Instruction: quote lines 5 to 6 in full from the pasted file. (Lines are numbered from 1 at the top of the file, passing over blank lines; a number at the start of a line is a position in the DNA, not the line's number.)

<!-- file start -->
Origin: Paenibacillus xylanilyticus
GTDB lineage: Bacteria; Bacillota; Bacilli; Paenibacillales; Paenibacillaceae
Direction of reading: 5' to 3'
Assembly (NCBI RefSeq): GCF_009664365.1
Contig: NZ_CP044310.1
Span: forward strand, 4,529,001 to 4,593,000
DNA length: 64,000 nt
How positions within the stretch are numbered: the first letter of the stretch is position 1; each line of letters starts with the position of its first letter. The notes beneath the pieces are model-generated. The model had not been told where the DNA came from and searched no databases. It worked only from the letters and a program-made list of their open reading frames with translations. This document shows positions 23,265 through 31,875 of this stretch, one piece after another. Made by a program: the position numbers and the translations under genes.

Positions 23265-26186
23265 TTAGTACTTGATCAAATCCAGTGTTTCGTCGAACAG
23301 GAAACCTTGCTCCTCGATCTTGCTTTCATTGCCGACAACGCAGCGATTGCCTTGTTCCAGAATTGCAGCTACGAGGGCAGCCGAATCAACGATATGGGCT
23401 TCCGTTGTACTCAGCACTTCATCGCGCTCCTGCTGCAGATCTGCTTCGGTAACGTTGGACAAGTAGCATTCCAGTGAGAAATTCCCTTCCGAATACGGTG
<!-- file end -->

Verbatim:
Contig: NZ_CP044310.1
Span: forward strand, 4,529,001 to 4,593,000